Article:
Rise of the Robots
Next to Shaq-Fu and Dragon: The Bruce Lee Story, Rise of the Robots is one of the worst fighting games EVER, and I’m pretty sure I know part of the reason for that. Like those two other aforementioned stinkers, you could only play as one character in the boring as competitive snail racing story-mode—Blue, standard looking crumb-bot robot, with generic attacks and even more generic controls. Of course in the vs. mode you could play as some of the other equally shetty characters, but overall, why would you want to? Graphically, it was kind of a stunner for its time, but not enough so that you could excuse the sloppy fighting and abysmally low fun factor. And this game was supposed to be AMAZING. How could things possibly go so wrong? Seriously, if I was older and I had played this game, I would probably be a full-on Luddite today, waving my fist at technology and the inevitable future of robots one day fighting for supremacy after they have either killed us all or made us their love slaves. Rise of the Robots is a complete and utter disaster. Play it, why don’t you, and be disappointed in a brand new way!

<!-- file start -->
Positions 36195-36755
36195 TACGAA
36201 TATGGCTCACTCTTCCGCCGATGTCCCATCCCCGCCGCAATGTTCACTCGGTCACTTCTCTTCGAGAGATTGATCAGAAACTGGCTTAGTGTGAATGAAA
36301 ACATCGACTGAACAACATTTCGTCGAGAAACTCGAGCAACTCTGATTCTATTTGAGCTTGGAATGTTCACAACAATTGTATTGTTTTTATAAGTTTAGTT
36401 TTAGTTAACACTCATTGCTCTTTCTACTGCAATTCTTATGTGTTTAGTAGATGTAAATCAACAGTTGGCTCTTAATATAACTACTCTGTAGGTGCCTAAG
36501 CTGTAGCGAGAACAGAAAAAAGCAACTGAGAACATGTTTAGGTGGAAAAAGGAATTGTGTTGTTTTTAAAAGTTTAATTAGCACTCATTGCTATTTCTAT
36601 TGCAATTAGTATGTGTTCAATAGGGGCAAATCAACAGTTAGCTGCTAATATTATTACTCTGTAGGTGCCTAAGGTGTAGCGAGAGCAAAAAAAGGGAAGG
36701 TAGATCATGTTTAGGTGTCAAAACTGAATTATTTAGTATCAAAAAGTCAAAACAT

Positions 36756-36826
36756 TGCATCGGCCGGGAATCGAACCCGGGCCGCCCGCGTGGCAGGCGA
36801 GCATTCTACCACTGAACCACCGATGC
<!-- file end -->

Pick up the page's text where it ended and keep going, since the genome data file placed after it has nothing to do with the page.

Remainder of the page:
Star Wars: Masters of Teras Kasi
There was a Star Wars fighting game? It happened, but God, I wish it didn’t. SW: MoTK plays like a whole lot of nothing, and I guess that’s the best I can really say about this title. All of your favorites are there of course, Luke, Darth Vader, um, a Stormtrooper (?), so I guess it has THAT going for it, but it was just not fun. I mean, not at all. Because you would THINK that swinging a light saber at Boba Fett would be awesome, but sloppy hit detection make it a big negative, Kemo Sabe. I remember playing this game for the first time with my lip raised to the right and saying, “Are you serious? This is it?” It was unimpressive, to say the least. But what was I expecting, really? Isn’t it a fact that nine out of ten SW games are horrible? And for that single one that isn’t, it’s so good that it makes you forget about all the horrible ones. Well, SW: MoTK is DEFINITELY one of those horrible ones, so I guess that’s why you’re now typing it up in Wikipedia to learn more about this game.
Mace: The Dark Age